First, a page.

Now, obviously, these people don't really expect any Christian to sign such a ridiculous document. The "Statement of Belief" (which is really should be titled "Statement Ridiculing Belief") begins with a false dilemma which says that Christians either (1) sign the document that gives away their argument (since the final argument essentially requires the Christian to deny the resurrection) or (2) they are not worth taking seriously. Of course, the claims required to be accepted are largely untrue. In fact, this setting of the parameters of what contsitutes legitimate evidence is the same type of tactic engaged in by the infamous Jesus Seminar -- set the parameters of the evidence to predetermine the outcome and you win! Of course, if the parameters were all clearly on one side (as this Statement pretends), then there would be no argument in which to engage.
According to Brian Flemming's Blog, apologist J.P. Holding has previously commented on this silly Statement and came to the same conclusion at which I arrived. However, it is fascinating to see how Mr. Flemming (the "brains"[?!?] behind Beyond Belief Media) manipulates Holding's comments:
He says that if he signed the required Statement of Belief, that would be the same thing as saying, "I believe that Brian Flemming is right."
But that tells us a lot right there, doesn't it?
He's essentially said this:
"If the propositions in the Statement of Belief are true, Jesus did not exist."
I don't see how it could be read any other way. J.P. Holding is essentially admitting that without the supernatural trump card, his position loses.
No rational person familiar with the facts could disagree with the Statement of Belief. Every one of those assertions is as obvious as "Brian Flemming takes enormous glee in manipulating Christian lunatics." The only way not to believe them is to use the magic of faith.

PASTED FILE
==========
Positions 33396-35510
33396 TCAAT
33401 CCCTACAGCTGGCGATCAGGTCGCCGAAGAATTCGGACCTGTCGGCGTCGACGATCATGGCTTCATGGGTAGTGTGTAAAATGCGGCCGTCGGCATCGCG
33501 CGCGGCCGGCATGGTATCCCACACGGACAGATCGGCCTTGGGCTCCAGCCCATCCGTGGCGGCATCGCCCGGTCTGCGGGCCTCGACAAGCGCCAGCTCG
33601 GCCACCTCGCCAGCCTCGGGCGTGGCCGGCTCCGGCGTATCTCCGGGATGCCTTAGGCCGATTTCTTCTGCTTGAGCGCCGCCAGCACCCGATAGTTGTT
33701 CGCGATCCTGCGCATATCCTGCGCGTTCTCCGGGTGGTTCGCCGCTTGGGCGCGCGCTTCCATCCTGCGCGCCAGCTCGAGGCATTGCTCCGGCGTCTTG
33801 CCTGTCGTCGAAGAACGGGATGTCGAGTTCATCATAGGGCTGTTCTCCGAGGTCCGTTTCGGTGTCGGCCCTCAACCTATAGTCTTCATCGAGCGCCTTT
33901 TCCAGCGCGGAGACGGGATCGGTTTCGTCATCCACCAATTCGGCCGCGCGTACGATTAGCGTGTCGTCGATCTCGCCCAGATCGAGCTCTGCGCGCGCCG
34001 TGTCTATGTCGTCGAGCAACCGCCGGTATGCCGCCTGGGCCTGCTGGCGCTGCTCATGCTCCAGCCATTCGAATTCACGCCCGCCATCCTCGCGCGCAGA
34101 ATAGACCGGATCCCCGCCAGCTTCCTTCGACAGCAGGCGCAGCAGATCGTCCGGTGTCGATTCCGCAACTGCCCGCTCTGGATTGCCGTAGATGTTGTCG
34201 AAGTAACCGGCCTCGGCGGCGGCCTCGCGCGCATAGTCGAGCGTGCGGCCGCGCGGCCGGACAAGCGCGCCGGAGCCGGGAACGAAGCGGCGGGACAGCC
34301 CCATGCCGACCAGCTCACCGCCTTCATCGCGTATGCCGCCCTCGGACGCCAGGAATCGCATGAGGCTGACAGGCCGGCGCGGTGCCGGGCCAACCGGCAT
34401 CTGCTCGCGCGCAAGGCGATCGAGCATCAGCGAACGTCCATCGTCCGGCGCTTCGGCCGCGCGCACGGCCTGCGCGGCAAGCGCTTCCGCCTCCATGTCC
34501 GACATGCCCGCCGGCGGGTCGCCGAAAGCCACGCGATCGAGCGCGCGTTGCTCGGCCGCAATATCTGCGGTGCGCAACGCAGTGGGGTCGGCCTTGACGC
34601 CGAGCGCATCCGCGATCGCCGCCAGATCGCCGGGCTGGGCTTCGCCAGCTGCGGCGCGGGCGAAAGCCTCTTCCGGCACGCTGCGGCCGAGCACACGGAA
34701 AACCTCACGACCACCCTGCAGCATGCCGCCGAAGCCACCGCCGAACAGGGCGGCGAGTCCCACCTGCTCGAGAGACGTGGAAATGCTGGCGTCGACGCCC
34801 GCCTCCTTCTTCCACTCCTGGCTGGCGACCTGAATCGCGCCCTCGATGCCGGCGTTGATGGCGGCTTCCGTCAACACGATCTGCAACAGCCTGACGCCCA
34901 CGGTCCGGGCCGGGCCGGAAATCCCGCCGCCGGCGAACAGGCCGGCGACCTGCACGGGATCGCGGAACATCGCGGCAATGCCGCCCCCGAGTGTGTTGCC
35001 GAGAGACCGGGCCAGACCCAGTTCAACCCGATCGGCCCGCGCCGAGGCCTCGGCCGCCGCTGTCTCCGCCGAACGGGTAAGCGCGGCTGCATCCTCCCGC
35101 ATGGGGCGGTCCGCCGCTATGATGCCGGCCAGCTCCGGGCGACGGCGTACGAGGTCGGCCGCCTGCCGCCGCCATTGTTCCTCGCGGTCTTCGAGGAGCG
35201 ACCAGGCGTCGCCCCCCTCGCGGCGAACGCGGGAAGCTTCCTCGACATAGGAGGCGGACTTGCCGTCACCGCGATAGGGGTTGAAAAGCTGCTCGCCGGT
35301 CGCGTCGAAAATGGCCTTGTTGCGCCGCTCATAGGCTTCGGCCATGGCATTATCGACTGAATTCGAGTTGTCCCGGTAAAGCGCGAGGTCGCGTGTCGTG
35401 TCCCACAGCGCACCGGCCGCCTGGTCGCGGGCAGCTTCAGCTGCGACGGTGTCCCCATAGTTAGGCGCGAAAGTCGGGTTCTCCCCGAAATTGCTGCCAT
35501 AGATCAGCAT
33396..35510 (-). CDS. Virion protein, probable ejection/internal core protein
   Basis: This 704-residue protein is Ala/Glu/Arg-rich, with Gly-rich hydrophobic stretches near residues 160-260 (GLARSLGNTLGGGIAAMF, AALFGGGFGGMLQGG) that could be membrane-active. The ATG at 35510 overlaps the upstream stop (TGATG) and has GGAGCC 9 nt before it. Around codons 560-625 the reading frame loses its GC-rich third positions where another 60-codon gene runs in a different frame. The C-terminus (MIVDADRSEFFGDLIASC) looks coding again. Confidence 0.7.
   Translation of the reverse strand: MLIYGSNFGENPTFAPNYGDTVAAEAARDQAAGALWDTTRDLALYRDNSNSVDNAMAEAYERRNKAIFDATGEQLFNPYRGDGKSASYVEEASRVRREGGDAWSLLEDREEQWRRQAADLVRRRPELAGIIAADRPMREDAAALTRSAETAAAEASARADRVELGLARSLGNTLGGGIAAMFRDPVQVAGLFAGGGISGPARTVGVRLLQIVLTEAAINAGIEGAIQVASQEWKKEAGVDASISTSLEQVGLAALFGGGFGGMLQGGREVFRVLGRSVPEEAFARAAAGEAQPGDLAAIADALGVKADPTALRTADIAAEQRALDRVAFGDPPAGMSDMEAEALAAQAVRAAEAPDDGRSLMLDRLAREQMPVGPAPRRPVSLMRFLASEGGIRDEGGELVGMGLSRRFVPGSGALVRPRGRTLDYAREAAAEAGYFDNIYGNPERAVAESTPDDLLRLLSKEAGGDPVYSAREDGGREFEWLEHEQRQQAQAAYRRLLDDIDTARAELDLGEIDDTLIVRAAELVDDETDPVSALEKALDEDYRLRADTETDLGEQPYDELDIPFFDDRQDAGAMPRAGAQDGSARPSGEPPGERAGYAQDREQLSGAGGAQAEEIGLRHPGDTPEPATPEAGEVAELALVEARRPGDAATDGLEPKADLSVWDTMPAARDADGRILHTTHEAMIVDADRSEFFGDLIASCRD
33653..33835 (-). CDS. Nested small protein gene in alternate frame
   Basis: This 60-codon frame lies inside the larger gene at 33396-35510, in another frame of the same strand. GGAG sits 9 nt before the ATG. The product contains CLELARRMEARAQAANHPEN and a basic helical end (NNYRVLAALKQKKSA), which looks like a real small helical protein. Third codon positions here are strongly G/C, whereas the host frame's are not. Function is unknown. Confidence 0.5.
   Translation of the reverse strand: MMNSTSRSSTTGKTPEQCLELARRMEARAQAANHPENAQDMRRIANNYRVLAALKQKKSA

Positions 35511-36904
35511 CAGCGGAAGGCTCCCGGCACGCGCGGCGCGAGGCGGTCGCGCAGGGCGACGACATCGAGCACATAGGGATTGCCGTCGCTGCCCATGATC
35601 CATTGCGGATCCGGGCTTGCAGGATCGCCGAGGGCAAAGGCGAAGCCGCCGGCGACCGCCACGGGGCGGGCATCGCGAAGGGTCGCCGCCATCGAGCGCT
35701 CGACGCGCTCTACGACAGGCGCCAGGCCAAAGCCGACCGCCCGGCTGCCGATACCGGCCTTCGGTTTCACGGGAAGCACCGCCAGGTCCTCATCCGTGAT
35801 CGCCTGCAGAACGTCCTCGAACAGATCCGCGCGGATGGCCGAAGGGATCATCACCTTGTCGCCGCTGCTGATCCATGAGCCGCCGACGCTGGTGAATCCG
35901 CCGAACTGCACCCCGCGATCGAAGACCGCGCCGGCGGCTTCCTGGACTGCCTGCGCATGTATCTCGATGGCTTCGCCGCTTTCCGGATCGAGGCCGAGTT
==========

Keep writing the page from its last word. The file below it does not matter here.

So, let's look at what he is saying: The argument is whether Jesus existed. In order to engage in discussion with Mr. Flemming or his ilk the Christian needs to sign a statement that says that the evidence that the Christian wants to present is not valid. Therefore, because (according to Mr. Flemming) no one could rationally disagree with the statements made in his Statement of Belief, he wins the argument! What an absolute joke.
This is just another example of their arguments from ridicule and contempt which Mr. Flemming and Beyond Blief Media regularly employ -- it is a typical example of posturing in which Beyond Belief Media regularly engages. I encourage anyone (skeptics and Christians alike) who has any desire for serious debate to reject this type of argument since it isn't an argument that would be accepted in any other arena whatsoever. It is mean-spirited and counter-productive. Mr. Flemming and Beyond Belief Media should be ashamed.